Muslims, it turns out, are actually more likely to condemn acts of political violence than the UK population as a whole. But they are also more likely to believe conspiracy theories.
Today, a report was quietly released by the Policy Exchange that examined exactly what Muslims living in Britain really think about the country and its people. Its title was ‘Unsettled Belonging – A Survey of Britain’s Muslim Communities’, and it confirmed what many British Muslims have been saying for a long time: “We are just like everyone else, with similar concerns, aspirations, hopes and fears.”
In fact the report goes even further by providing evidence to support the argument that, by and large, Muslim communities are comfortable living in British secular society and make constructive contributions through engagement in mainstream political processes at both local and national levels.
The survey goes a long way to debunk the myth perpetuated by both the far-right and Islamists that we are caught in a clash of civilisations, or that British Muslims are somehow trapped in identity purgatory, torn between Britishness and obligations to their faith.
The report separates fact from fiction when it comes to what Muslims broadly think and want. 69 per cent of those surveyed favour secular education, 91 per cent feel able to follow Islam freely in Britain and, despite what many organisations claiming to represent Muslim communities argue, they are comfortable with counter-extremism and radicalisation measures and programmes, including state-led initiatives.
Perhaps the most important take-home message of ‘Unsettled Belonging’ is that there is a huge gap between the lived reality of British Muslims (in all their diversity) and representations of them as individuals and communities. Those surveyed argued exactly that: groups such as The Muslim Council of Britain, which regularly claim to speak for all Muslims in the UK, enjoy only marginal support at 2 to 4 per cent from within Muslim communities.
Misrepresentation in the media is also a concern for Muslims. Only 34 per cent of survey responders said they trusted the BBC, the organisation considered the most trustworthy of mainstream media outlets.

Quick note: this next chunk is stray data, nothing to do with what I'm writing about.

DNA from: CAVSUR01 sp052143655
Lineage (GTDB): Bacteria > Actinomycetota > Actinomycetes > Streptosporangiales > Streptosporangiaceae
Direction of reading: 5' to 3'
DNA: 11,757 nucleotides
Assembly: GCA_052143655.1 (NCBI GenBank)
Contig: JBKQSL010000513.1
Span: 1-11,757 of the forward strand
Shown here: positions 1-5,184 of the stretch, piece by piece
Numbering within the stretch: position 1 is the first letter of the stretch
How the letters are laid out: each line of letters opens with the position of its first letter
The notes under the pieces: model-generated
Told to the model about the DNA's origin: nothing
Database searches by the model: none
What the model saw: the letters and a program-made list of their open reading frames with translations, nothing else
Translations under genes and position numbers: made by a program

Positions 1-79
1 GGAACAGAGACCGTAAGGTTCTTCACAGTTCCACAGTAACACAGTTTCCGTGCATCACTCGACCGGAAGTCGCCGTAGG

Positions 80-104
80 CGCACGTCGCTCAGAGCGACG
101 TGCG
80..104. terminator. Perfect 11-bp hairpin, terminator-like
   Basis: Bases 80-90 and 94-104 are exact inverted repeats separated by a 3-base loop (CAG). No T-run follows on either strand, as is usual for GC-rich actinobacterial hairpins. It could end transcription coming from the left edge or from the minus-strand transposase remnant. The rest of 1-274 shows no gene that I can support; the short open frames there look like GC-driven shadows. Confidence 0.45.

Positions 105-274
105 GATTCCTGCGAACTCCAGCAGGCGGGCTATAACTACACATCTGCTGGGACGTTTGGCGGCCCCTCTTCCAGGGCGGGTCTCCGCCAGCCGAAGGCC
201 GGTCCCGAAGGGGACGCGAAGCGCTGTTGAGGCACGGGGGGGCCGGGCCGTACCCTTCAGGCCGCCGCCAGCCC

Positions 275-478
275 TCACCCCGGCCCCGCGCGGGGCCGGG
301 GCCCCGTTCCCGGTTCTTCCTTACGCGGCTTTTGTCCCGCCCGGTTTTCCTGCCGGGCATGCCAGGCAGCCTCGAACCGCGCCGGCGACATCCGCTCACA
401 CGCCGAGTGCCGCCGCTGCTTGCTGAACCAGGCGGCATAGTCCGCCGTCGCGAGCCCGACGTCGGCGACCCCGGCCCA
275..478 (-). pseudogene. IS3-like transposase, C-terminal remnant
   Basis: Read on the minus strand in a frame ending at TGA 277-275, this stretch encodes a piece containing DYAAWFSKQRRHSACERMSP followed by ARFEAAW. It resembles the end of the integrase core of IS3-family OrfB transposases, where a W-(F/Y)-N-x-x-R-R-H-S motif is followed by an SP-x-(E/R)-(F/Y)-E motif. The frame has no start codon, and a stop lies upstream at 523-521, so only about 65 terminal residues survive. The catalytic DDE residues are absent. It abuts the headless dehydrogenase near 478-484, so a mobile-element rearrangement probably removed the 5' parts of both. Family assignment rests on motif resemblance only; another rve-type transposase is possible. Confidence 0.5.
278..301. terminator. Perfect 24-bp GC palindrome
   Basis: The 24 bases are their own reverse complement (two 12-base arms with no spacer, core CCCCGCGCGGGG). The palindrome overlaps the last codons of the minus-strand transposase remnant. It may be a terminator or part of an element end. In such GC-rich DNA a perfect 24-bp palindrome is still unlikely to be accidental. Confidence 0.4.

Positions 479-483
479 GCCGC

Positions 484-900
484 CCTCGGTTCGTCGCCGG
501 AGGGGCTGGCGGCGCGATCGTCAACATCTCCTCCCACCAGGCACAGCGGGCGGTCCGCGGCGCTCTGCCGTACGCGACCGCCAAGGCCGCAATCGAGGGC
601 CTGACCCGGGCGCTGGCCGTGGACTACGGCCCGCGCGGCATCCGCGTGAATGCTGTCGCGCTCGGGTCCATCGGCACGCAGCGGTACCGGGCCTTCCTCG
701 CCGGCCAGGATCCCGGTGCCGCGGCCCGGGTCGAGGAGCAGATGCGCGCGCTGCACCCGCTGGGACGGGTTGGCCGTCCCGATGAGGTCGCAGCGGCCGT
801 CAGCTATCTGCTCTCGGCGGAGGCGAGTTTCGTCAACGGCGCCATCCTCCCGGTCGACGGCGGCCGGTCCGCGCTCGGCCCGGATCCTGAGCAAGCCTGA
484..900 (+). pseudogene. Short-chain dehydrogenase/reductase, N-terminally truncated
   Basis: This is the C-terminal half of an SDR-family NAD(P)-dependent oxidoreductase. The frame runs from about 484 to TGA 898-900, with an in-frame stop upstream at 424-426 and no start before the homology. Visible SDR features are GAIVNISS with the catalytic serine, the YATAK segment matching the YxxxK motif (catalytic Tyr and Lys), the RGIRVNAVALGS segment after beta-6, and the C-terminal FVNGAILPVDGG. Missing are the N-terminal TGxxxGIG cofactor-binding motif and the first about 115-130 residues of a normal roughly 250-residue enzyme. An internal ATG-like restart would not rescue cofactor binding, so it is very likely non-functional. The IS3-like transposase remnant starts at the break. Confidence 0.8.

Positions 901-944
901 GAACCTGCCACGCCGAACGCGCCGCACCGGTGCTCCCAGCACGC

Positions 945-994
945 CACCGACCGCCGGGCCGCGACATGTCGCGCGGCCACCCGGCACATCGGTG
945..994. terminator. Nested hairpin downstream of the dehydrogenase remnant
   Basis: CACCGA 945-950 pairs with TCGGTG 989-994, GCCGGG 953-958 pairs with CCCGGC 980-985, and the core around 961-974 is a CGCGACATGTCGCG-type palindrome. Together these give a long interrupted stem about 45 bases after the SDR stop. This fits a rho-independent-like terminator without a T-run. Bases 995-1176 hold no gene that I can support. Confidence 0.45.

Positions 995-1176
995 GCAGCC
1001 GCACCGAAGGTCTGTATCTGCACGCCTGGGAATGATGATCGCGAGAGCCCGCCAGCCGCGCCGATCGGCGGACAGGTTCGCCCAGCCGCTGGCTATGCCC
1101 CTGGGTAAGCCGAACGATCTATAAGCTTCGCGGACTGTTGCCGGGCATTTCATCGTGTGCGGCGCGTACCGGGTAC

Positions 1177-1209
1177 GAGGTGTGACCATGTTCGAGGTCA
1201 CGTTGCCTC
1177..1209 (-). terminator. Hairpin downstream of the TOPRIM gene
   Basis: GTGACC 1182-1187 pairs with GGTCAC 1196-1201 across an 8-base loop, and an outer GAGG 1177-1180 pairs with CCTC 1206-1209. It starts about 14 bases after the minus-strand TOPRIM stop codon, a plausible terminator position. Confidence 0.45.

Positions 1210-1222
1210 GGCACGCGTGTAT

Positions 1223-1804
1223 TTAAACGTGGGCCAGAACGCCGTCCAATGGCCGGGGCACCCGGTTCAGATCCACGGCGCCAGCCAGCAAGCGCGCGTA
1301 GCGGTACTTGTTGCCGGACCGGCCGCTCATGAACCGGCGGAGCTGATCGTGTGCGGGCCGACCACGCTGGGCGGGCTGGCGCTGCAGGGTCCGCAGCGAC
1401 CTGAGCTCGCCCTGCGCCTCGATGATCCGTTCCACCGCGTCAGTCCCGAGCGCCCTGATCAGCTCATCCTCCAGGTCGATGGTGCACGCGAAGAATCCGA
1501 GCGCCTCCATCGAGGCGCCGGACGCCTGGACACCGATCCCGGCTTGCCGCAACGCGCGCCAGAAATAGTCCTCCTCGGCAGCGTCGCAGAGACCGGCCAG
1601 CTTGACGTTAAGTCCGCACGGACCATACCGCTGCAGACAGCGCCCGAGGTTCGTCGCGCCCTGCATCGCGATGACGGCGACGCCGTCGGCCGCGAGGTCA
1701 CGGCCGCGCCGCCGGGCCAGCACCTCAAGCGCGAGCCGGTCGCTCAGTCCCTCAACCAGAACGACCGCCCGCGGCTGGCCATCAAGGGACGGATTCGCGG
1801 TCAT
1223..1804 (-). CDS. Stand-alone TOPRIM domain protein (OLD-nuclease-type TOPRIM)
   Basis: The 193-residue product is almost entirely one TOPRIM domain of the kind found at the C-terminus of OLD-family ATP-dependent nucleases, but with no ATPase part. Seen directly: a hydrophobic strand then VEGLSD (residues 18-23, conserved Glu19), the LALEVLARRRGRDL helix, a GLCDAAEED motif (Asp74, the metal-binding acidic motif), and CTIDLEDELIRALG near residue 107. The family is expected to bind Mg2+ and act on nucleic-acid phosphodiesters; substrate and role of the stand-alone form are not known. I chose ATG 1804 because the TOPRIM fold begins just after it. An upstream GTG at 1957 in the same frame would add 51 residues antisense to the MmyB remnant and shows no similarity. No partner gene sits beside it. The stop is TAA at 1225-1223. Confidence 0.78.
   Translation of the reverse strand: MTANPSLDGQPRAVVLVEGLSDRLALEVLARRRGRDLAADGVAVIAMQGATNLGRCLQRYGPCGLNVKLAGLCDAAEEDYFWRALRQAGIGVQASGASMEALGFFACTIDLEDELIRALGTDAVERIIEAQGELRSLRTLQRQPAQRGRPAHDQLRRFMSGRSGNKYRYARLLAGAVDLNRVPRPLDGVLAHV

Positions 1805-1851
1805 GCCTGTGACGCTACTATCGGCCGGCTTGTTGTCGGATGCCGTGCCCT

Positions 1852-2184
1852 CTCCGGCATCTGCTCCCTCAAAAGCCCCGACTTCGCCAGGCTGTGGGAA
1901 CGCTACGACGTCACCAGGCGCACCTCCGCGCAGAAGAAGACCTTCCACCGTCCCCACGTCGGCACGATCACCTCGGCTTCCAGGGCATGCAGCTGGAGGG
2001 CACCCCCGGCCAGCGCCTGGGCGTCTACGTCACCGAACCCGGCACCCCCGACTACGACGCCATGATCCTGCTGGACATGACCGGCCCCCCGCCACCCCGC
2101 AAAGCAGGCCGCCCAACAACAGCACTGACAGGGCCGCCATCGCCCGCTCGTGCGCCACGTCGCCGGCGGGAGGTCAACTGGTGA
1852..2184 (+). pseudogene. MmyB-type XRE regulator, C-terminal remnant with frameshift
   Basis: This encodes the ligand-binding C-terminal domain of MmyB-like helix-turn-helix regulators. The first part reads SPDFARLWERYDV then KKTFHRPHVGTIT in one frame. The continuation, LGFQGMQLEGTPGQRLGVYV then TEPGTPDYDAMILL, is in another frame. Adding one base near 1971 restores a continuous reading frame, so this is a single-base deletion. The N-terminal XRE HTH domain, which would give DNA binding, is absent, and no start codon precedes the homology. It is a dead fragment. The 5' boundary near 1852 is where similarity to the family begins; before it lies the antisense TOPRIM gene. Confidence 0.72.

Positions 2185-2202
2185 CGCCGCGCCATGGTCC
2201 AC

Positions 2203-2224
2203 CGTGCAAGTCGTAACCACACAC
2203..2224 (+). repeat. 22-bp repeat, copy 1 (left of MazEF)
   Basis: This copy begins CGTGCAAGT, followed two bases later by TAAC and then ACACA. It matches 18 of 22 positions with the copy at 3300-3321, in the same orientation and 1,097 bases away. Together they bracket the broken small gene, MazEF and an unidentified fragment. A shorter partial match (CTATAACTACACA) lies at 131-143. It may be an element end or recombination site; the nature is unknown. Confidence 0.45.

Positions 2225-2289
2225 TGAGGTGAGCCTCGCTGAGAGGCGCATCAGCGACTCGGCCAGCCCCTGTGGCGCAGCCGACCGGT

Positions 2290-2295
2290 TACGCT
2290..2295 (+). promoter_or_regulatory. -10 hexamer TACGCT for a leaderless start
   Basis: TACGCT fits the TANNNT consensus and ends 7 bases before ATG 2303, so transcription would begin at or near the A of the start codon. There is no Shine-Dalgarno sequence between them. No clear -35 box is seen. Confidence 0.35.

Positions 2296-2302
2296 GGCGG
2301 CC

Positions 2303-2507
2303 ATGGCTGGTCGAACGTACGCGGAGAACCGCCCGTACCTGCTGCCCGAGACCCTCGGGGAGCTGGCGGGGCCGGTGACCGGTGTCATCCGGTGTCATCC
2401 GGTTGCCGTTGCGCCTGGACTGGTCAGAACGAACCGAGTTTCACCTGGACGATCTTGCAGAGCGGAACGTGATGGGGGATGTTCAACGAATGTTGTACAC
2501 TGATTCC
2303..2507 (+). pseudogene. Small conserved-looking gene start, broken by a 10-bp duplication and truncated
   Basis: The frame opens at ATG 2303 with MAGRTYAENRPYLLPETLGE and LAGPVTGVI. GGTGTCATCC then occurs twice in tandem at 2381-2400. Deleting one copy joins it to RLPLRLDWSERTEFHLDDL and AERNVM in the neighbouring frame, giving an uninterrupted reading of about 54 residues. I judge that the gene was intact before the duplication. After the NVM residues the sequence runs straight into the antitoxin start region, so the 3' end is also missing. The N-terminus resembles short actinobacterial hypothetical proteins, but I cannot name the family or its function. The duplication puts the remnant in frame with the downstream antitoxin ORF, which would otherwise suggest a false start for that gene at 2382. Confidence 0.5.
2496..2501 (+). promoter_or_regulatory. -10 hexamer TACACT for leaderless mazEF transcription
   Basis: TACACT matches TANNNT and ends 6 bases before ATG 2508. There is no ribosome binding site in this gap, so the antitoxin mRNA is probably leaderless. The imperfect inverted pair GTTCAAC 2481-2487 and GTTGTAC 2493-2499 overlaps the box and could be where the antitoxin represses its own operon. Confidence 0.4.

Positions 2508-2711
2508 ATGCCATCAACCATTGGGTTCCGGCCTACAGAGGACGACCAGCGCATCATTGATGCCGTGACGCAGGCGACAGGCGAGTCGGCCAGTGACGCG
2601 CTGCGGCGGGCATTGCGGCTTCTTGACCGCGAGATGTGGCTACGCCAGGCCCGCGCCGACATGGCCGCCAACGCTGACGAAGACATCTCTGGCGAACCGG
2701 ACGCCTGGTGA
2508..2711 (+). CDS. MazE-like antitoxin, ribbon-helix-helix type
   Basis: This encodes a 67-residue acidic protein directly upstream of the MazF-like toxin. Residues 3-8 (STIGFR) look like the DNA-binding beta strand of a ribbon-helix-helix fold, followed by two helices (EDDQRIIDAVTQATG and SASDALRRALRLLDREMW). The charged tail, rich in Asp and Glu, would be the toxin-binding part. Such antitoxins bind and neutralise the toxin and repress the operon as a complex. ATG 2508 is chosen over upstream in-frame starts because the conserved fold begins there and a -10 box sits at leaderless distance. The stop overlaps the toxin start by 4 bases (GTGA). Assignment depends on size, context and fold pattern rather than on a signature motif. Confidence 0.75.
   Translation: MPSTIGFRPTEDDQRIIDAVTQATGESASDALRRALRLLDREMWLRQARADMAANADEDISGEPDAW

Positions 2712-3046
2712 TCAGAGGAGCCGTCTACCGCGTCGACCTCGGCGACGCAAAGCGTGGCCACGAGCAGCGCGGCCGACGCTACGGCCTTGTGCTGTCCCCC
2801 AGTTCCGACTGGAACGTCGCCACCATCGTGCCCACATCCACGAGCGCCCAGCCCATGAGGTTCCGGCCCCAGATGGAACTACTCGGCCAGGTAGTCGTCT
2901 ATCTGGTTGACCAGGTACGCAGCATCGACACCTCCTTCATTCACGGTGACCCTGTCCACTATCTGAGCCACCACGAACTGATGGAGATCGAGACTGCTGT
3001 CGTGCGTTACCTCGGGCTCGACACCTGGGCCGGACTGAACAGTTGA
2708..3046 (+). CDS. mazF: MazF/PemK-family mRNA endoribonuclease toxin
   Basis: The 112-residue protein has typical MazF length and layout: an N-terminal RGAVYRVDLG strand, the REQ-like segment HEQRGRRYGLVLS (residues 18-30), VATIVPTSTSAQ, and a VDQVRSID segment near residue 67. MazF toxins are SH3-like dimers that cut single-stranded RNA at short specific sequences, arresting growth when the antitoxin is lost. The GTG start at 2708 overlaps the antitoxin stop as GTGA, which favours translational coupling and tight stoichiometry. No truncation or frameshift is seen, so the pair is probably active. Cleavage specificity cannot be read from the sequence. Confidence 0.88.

Overall, Muslims do not feel represented, neither by traditional religious-community institutions nor the mainstream media. It isn’t difficult to conceive that this lack of representation and perceived misrepresentation fuels mistrust and suspicion, and therefore not unfathomable to imagine that British Muslims may look elsewhere for alternative narratives. Two concerns emerging from the report are that 26 per cent deny the existence of extremism. Conspiracy theories seem to resonate more with British Muslims than other groups.
Violent extremist groups have been quick to fill the vacuum and provide alternative narratives that not only feed the feeling of alienation brought on by a lack of representation, but also offer narratives that are compelling because of their ability to tie frustrations on the ground with cosmic outcomes.
The Policy Exchange report is, for its mundane findings that British Muslims are essentially no different than other British communities, groundbreaking. It has the power to change the narrative perpetuated by many who, deliberately or not, jeopardise the place and role of Muslims in Britain.
More than that, it offers a way forward. The report indicated almost half of British Muslims agree they should do more to tackle extremism. Perhaps reform of community and religious institutions so they better represent the needs, aspirations, opinions and diverse life choices of British Muslims is a good start. But violent extremism is not exclusively a British Muslim problem – the responsibility to do more falls on all of us, including those who have the capacity to disseminate representations of Muslims to a wider audience.
Now that we can all sigh a breath of relief and sleep better knowing British Muslims are more likely to be harbouring aspirations for their children to continue in the tradition of making positive contributions to British society than harbouring plots to destroy British values, perhaps a moment of national self-reflection is needed. What have we done to fuel the feeling of alienation that can quite often lead to violent extremism, and what can we do to foster better community cohesion? Those answers are the most important of all.
Saeida Rouass is Project Manager at the Quilliam Foundation